When it comes to safety in the workplace, the transportation industry (like many others) has a checklist for workers to consider while performing their daily tasks. These safety protocols focus on preventing accidents while knowing how best to correct an error when it does occur.
However, keeping a workplace safe begins at home. According to the American Academy of Sleep Medicine (AASM), one often overlooked aspect of workplace safety is the need for employees to get seven or more hours of sleep on a regular basis for optimal health, productivity and alertness. Workers who routinely get sufficient sleep are prepared to take on their tasks, less likely to commit costly mistakes, and better primed to detect and correct errors.
Many sleep-deprived individuals are unaware of their cognitive impairment, as symptoms can be hard to identify. These tired workers may nod off on the job or experience “micro-sleeps,” short, involuntary episodes of inattention that last only a few seconds but can pose a deadly threat on crowded roadways or when operating heavy machinery.
The Perils of Drowsy Driving
While sleep is vital for the safety of workers in all industries, sleep deprivation is more common in some professions than others. A recent CDC analysis found that the jobs with the highest rates of short sleep duration were communications equipment operators (58.2%), other transportation workers (54.0%) and rail transportation workers (52.7%). In addition to being less productive, sleep-deprived workers can be a threat to themselves and others, especially when operating heavy machinery such as motor vehicles. A person who is sleep-deprived can be as impaired as someone who is drunk. The negative effects of sleep loss can compromise driving ability, reduce alertness and attentiveness, delay reaction times and hinder decision-making skills.
In fact, a research brief from the AAA Foundation for Traffic Safety estimates that drowsy driving is involved in up to 9.5 percent of all motor vehicle crashes, causing an average of 328,000 accidents in the U.S. each year, including 6,400 fatal crashes. Recognizing that fatigue has been a contributing factor in 20 percent of its investigations over the last two decades, the National Transportation Safety Board (NTSB) included “reduce fatigue-related accidents” in its 2017 – 2018 Most Wanted List of transportation safety improvements.
Although an increased rate of collisions is a common risk associated with not getting the recommended seven or more hours of sleep each night, many workers may not realize that they are fatigued until it is too late. This lack of awareness can be especially costly in transportation industries.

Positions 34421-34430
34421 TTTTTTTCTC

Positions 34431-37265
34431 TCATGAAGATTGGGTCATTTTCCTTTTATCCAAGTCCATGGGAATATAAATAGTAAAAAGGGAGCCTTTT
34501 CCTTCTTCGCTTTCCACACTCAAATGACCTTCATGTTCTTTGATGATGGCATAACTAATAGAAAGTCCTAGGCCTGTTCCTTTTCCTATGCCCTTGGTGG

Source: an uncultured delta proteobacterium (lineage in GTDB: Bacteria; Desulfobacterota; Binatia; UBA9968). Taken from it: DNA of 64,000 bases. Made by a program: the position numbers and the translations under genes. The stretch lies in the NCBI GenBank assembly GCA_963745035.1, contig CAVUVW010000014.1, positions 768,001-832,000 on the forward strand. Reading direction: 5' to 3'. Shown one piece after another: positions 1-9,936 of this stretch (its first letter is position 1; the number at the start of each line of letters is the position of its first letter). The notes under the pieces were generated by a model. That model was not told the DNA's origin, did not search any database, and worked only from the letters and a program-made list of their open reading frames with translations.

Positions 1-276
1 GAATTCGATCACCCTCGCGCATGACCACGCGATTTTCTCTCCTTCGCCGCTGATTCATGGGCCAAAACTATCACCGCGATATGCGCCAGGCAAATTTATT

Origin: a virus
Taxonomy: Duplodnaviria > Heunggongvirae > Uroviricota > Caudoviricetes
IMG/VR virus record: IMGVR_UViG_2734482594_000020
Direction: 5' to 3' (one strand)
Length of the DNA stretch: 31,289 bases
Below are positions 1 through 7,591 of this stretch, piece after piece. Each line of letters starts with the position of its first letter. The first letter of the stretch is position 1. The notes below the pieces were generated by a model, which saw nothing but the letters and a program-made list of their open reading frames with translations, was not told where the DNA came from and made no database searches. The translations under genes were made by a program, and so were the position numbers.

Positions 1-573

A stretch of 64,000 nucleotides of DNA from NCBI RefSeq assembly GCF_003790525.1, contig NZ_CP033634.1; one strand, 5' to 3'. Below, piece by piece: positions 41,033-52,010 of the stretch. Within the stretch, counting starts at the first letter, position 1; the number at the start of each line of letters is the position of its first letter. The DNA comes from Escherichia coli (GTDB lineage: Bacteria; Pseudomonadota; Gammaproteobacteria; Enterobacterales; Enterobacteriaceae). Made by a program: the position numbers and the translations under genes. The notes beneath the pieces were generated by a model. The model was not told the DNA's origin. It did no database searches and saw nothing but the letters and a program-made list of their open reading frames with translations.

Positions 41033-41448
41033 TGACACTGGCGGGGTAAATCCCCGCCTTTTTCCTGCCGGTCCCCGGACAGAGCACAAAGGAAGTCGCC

Signs of Sleepiness
Transportation workers should be on the lookout for any of these signs of sleepiness:
- You keep yawning or are unable to keep your eyes open.
- You catch yourself “nodding off” and have trouble keeping your head up.
- You can’t remember driving the last few miles.
- You end up too close to cars in front of you.
- You miss stops or drive past your turn.
- You drift into the other lane of traffic, onto the “rumble strip” or the shoulder of the road.
Better Sleep for Shift Workers
With 13 percent of work injuries attributable to sleep problems, and more than 37 percent of U.S. workers sleep-deprived, it is essential to promote a workplace culture that values the importance of sleep. The National Healthy Sleep Awareness Project — led by the AASM, the Centers for Disease Control and Prevention (CDC), the Sleep Research Society (SRS) and other partners such as the National Safety Council (NSC) — launched the “Sleep Works for You” campaign to encourage employers and workers to prioritize healthy sleep habits.
Getting sufficient sleep can be challenging for shift workers, especially those who work night shifts. Here are some tips to help shift workers sleep better:
Tips for “Wake Time”
- Avoid exposure to sunlight if you need to sleep during the day, and wear sunglasses if you must go outside.
- Use moderate amounts of caffeine in the early part of your shift.
- Take a 20- to 30-minute nap during a work break or before a night shift.
- Get help from a sleep specialist to use strategically timed bright light therapy to improve alertness.
Tips for “Sleep Time”
- Avoid caffeine and alcohol in the hours before you go to bed.
- Plan for any major changes in your shift schedule by altering your sleep time a few days in advance.
- Keep the same sleep schedule on workdays and days off, and create a relaxing bedtime routine.
- Maintain a cool bedroom temperature and turn off all electronics.
- Use the National Healthy Sleep Awareness Project’s bedtime calculator to find your ideal bedtime based on when you need to wake up for work.
Help for Sleep Problems
It’s estimated that about 70 million Americans suffer from a sleep problem. The AASM notes that sufficient sleep is one of the three pillars of a healthy lifestyle – along with good nutrition and regular exercise. Insufficient sleep – due to inadequate or mistimed sleep – contributes to the risk for several of today’s public health epidemics, including chronic diseases such as obesity, high blood pressure and diabetes.
Routinely getting seven hours or more of sleep is important for productivity, safety and good health. If you or a fellow worker is having trouble sleeping, talk to your doctor or get help from a board-certified sleep medicine physician and their team at an accredited sleep center. For more information go to www.sleepeducation.org.
Dr. Ilene Rosen, MD, MS, is the 2017-2018 president of the American Academy of Sleep Medicine and is board certified in sleep medicine and pulmonary medicine.
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